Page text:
Through the traffic of tongues by Christine De Luca

A poem to celebrate the 10th anniversary of Edinburgh’s
designation as UNESCO’s first City of Literature

Ten years we’ve had of trafficking,
of keeping borders open through words,
through discerning conversation,

the hospitality of books. Seven citadels
of literature, all fostered from a dream;
seven hills and heavens, cities of possibilities.

Edinburgh: first to light up with literature,
spelled out its heritage and future. That night
in Paris was a consummation, a delight.

We passed the flame to Melbourne:
an ancient meeting place of sign and symbol,
built on gold, a rush of writing, a wealth.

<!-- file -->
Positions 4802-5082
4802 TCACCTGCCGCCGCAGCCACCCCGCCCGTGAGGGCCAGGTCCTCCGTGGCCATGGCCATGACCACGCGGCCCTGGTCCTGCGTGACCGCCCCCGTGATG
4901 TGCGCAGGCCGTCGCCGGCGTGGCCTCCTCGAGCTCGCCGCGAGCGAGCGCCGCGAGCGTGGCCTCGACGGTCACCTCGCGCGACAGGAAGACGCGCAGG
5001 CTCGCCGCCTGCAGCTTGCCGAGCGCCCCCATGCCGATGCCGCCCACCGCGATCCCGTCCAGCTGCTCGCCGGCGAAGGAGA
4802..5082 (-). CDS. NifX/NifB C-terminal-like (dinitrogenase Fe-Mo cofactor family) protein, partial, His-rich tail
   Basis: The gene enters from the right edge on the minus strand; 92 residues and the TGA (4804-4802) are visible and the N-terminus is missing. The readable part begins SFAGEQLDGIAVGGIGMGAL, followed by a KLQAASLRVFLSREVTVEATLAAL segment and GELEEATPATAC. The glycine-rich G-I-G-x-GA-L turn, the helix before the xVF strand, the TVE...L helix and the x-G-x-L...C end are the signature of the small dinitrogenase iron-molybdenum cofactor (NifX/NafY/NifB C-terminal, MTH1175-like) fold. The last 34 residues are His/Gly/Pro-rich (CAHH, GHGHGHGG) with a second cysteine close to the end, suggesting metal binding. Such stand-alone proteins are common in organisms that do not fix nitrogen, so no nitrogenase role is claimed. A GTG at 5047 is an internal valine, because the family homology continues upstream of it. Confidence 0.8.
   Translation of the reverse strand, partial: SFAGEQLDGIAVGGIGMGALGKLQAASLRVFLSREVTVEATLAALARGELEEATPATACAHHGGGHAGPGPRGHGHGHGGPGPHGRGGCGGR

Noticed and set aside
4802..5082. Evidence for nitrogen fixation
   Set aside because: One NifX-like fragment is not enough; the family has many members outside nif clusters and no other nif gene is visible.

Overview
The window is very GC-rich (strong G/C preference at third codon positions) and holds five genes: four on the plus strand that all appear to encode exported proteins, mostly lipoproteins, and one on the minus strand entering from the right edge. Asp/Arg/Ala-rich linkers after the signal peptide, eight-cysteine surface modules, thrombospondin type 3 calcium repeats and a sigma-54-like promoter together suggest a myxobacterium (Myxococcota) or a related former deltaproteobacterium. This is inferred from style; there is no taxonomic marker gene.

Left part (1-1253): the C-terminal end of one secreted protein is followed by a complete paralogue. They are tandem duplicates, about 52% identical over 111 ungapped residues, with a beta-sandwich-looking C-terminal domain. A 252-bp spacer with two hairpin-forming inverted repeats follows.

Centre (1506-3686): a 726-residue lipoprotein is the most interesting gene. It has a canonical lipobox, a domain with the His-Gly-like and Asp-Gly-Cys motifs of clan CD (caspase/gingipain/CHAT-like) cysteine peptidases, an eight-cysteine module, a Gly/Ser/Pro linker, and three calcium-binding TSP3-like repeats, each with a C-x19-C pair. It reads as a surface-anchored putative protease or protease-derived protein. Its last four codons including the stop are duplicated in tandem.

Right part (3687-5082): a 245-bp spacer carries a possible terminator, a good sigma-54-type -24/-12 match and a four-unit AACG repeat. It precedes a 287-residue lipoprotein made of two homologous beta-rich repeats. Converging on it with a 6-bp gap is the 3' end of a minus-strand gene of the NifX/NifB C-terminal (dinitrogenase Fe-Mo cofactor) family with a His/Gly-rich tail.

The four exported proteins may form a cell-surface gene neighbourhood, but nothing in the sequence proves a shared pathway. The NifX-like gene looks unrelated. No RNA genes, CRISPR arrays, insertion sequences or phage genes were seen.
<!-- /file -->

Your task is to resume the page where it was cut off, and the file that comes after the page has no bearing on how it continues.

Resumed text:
Then Iowa City made the cut; told the world
it had made the sentence behave
and misbehave
, recast our myths.

Dublin followed with its Book of Kells,
its four Nobel literary laureates
and a daft Bloomsday every June.

Reykjavik was standing in the wings,
holding its ancient tongue; weighing
its Edda and Saga, its poetic forms.

But Julian of Norwich was stirring in her grave.
Across 600 years we still need the solace of words
that tell us that all shall indeed be well.

Kraków is the seventh hill, the seventh dream:
its word hordes, bulging libraries, its bookshops;
the deep lines on its literary face.

All outward-looking places, all generous,
all built on the topography of words.
Open the book, read, translate, pass on the gift.

This poem, including the title, includes snippets – italicised – from poems by Edinburgh’s three previous Makars; Stewart Conn (Emissaries), Valerie Gillies (To Edinburgh) and Ron Butlin (Reclaiming St Andrew’s Square). Also a quote from the Iowa City of Literature website.

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